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Matthew Steel

Lectrosonics Wireless Designer question

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I have encountered a situation in my RF coordination that seems just at the edge of my knowledge and I'm hoping some of the Lectrosonics RF gurus that frequent the forum can chime in on whether I'm understanding the situation correctly.  And whether I should be concerned.  I'll try to be succinct but this might be a bit long, sorry.

 

What sparked the question is this:  I use Shure's Wireless Workbench software to calculate coordinated frequency sets for the various wireless systems used on our campus.  A portion of that equipment is Lectrosonics, and I can connect to that equipment for monitoring with Lectrosonics' Wireless Designer software.  I ran into a situation where the Lectrosonics software is complaining about frequencies that the Shure software says is fine.

 

The specific complaint Lectrosonics Wireless Designer has is: "The System at 475.300 MHz is subject to interference from 3rd Order IMD at 475.175 MHz caused by the mixing of carriers from transmitters at 532.700 and 590.225 MHz. The offending carriers do not all fall within the passband of the affected receiver."  On the other hand, the Shure software is not complaining.  Both programs are configured to flag 2Tx 3rd Order intermod products that fall within 149kHz of carriers - and I can do the math myself to see that this potential intermod product fails to meet the spec.  So I am wondering why Shure Wireless Workbench would not flag it.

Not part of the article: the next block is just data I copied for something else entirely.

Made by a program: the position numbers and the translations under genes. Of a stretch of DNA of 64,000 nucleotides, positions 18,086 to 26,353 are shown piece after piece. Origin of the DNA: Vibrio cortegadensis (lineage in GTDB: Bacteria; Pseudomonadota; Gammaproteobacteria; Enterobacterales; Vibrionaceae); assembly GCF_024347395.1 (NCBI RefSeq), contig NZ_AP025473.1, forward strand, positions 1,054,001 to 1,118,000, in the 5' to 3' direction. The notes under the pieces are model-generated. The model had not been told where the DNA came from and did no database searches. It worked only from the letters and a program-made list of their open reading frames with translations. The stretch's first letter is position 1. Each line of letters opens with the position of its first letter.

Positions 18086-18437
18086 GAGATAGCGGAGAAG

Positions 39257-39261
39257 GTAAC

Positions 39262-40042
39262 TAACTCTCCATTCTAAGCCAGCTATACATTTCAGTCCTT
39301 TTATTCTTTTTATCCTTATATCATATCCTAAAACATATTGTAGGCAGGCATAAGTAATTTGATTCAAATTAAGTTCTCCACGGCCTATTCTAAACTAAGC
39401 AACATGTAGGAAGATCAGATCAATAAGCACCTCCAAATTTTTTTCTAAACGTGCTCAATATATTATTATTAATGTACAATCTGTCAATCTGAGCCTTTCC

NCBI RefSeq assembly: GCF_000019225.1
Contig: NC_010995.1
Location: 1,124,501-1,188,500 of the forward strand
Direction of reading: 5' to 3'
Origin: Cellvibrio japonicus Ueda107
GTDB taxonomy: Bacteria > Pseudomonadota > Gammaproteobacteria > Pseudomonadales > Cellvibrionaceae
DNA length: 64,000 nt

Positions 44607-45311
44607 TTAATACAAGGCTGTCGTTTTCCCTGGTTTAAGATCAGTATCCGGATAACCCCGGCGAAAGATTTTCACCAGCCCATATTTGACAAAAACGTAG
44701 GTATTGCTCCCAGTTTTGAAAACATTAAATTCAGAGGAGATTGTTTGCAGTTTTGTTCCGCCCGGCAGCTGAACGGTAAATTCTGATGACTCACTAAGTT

The only reason I can come up with why the Shure Wireless Workbench software might not be flagging this as a problem is that it has a "Filter Selectivity" parameter (which I have left set to its default of +-50MHz outside the tuning range of the receiver).  It seems that the Shure software is predicting that the 532.700 and 590.225 carriers will be filtered out by the receiver front end before they can intermodulate and create a problem.  This seems to be the basic idea of the Lectrosonics software's message about the carriers not falling within the passband of the receiver.

 

But that's not the only way this intermod product can be a problem, is it?  For example couldn't it be created by transmitters in close proximity to each other or by strong signals in a multicoupler upstream of the receiver?  Am I being paranoid or should I legitimately distrust the Shure software because of this?

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Hi Matthew,